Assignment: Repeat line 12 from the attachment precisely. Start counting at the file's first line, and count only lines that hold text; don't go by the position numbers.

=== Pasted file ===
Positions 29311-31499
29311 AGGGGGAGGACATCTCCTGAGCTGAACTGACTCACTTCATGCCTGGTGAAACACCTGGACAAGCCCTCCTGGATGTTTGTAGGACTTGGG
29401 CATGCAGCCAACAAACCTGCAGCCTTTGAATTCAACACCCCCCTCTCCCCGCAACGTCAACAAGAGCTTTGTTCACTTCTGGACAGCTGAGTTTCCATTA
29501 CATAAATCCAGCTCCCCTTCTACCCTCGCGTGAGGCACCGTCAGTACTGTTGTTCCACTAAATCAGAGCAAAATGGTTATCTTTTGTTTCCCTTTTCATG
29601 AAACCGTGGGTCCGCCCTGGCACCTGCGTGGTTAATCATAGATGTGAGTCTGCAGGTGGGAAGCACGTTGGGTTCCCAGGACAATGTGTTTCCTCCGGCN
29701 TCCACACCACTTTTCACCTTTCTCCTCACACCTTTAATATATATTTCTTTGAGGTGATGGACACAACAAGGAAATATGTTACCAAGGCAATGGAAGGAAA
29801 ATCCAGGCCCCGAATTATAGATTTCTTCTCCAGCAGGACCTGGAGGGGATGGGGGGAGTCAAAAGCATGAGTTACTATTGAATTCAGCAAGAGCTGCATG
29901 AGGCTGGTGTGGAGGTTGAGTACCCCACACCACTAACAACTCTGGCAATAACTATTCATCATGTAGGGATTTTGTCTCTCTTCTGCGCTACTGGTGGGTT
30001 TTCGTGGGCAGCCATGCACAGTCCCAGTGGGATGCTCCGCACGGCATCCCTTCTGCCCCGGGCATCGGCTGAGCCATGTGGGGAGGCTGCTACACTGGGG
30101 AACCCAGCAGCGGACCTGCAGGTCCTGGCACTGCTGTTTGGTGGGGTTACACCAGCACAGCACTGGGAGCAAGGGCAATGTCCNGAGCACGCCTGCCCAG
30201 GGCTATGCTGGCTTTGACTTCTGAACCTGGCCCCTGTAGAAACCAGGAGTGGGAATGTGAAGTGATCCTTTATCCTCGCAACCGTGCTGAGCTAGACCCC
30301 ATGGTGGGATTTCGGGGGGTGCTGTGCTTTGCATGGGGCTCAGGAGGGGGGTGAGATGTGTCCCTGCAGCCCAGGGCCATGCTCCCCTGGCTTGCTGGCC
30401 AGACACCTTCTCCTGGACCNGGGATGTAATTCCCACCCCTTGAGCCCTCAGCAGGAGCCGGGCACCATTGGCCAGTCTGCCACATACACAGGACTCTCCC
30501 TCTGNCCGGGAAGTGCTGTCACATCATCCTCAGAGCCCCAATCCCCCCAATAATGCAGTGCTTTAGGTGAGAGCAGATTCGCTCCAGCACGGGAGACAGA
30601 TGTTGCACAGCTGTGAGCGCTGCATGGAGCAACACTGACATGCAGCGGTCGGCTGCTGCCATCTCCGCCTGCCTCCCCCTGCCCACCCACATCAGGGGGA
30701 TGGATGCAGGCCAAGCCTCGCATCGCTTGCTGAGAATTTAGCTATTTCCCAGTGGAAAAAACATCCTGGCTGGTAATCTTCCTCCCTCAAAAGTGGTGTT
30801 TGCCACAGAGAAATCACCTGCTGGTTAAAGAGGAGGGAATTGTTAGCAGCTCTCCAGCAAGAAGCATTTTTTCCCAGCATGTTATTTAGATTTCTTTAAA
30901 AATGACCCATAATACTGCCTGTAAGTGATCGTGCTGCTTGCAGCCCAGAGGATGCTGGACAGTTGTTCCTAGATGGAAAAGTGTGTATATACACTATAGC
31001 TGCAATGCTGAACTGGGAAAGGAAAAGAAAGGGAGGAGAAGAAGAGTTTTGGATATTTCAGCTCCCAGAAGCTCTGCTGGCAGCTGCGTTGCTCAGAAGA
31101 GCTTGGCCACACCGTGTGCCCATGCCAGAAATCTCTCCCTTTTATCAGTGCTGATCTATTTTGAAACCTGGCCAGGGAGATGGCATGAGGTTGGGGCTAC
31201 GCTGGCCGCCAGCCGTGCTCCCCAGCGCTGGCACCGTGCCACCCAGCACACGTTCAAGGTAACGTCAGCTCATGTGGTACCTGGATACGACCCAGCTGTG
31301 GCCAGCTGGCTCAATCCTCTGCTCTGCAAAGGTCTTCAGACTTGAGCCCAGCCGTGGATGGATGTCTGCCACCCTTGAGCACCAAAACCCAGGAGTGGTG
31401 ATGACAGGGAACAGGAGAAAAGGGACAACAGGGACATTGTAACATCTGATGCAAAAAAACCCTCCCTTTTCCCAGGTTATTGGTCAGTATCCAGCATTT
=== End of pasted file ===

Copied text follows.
30301 ATGGTGGGATTTCGGGGGGTGCTGTGCTTTGCATGGGGCTCAGGAGGGGGGTGAGATGTGTCCCTGCAGCCCAGGGCCATGCTCCCCTGGCTTGCTGGCC